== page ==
Vegetarian? Vegan? Or even a fruitarian?
Well, I am, let’s just say, an “omnivore”, meaning that these days at least, it feels like being an outsider. Admittedly, I did once give up meat for eight years – for ideological reasons. But after eight years, I was defeated by a tasty piece of Hungarian salami.
But let’s get back to the matter in hand… Anyone who wants to be hip, goes vegan and vegetarian and gluten intolerance is mutating into widespread disease, the same going for lactose. No wonder retailers, above all the two “orange giants” have got themselves into good order and now offer tasty alternatives for more or less every diet. And restaurants are also not missing out on this trend: for a surcharge, many places will now offer you your candlelit dinner with gluten-free pizza, lactose-free ice cream or an oxtail soup that has never seen an oxtail. If you’ve never been in such a spot, you’re just not hip. But when I see most of these people, sitting in their local, sipping a double espresso macchiato with a load of lactose-free milk while munching on a gluten-free muffin, I’m no longer so sure if I want to be hip. These are the moments in which it becomes clear to me why, when in clothes shops with hip fashions from size 38, it is pointed out in the friendliest possible manner pointed that I’m not going to find anything here. Nevertheless, I did once buy a T-shirt for my mother in just such a store – size L. My mum is just 170 cm tall and slender (as it is, she was a top sportswoman and gymnastics teacher). But when she looked at the thing, she asked me if I’d got it from the children’s department. I ended up exchanging it for a size XXL shirt. Frustration. Especially for my mum, who has always taken care over her figure.
But back to the food. The topic is omnipresent in the media as well. Cooking competitions, restaurant and cooking programmes are more popular than ever. TV chefs like Jamie Oliver, Frank Rosin, Andreas C. “Studi” Studer, Ralf Zacherl and Tim Mälzer stand in front of the camera and show us how quickly you can conjure up a delicious, Gault Millau worthy, meal for the whole family.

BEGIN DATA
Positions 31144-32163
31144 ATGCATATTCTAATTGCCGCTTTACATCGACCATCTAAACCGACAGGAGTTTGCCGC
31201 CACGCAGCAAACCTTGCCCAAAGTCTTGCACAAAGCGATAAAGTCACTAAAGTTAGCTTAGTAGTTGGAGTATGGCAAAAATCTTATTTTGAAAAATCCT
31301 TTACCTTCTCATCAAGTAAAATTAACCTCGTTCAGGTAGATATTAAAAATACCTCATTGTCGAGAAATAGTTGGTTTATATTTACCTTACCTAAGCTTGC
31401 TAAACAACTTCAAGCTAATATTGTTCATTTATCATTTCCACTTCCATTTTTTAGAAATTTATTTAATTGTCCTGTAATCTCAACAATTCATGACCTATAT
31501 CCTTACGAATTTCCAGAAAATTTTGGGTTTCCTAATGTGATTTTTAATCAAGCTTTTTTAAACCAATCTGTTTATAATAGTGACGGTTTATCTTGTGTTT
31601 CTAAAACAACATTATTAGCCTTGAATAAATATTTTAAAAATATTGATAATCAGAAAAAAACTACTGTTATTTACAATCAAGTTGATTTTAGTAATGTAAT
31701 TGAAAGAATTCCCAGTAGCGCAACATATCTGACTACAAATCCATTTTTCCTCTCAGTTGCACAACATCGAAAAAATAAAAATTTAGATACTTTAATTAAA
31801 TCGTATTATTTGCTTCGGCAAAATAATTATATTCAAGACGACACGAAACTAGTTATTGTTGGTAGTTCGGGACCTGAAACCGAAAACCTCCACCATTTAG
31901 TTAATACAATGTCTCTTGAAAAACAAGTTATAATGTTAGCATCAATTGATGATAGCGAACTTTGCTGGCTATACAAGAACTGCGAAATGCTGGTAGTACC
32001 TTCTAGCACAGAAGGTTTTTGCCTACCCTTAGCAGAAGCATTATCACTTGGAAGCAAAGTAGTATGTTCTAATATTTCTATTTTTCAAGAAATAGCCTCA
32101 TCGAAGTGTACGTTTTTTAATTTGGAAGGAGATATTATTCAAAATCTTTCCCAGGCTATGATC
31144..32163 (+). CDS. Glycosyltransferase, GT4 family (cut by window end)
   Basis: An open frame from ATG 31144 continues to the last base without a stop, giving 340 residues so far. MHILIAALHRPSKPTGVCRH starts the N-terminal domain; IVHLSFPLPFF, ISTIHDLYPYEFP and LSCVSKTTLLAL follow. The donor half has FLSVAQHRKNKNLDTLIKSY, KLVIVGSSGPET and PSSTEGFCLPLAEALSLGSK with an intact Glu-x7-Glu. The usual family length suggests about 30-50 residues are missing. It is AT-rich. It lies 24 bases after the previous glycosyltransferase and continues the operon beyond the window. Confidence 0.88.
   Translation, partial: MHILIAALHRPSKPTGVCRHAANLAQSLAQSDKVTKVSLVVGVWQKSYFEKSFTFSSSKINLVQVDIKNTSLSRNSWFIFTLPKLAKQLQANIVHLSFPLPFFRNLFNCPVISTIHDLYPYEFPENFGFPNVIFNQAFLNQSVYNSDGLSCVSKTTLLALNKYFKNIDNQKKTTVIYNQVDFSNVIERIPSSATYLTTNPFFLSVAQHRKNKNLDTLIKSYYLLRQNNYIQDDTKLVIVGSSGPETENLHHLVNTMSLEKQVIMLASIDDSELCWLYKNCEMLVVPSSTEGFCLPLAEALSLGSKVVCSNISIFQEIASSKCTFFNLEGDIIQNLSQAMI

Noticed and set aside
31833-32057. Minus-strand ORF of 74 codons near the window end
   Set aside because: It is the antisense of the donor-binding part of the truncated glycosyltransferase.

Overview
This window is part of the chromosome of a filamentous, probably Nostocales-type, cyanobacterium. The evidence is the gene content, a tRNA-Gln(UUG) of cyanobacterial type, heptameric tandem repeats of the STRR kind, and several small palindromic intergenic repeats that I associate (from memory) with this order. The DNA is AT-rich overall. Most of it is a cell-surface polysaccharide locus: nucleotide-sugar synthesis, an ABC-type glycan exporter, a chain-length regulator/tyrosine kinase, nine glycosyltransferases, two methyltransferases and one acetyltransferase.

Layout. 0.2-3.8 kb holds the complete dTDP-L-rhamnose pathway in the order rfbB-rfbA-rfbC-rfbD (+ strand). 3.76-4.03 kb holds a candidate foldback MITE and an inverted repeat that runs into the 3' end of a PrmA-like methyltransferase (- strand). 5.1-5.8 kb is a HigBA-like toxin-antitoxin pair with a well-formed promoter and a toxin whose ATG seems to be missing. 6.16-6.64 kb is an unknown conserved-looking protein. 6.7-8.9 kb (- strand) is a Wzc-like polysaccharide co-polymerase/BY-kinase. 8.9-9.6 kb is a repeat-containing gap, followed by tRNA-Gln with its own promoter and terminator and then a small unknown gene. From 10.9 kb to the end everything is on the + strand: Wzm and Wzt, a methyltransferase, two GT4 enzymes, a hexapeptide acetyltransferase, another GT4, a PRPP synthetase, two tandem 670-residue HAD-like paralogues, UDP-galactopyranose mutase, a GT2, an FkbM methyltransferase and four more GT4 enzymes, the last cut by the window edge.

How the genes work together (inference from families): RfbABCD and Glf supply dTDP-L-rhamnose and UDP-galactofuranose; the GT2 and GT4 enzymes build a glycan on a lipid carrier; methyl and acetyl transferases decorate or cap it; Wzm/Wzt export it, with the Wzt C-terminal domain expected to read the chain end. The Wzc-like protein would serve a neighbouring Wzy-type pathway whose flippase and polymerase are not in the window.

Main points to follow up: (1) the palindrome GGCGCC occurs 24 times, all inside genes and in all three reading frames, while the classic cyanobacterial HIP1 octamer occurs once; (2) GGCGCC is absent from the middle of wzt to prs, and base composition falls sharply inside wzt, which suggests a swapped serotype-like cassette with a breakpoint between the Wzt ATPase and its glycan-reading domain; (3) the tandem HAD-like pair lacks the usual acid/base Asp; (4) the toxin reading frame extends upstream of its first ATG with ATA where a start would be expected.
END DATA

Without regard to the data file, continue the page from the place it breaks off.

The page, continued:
So it’s hardly surprising that the Chef’s Symposium, taking place on 19th – 22nd January in the five-star hotel, “The Capra“, is causing such great interest. No less than 15 “stars and points” chefs will be busying themselves with all things food during this time. Cooking, talking about food speeches and bringing their experience and knowledge. Amongst them is the Swiss cooking legend, Irma Dütsch.
Nothing against haute cuisine, but sometimes I like to keep things simple, grounded. And let’s be honest: Even if I were to get hold of the recipe for the delicious lobster that we recently ate in a restaurant in Saas-Fee, I wouldn’t be able to go home and cook it for myself. And this has nothing to do with the fact that I don’t like tipping live animals into boiling hot water. I’m really much more interested in what other people usually have to eat. What they like to cook and why. So I’ve have a good listen to my colleagues and have collated here a few of their favourite recipes. Having a go yourself is allowed.
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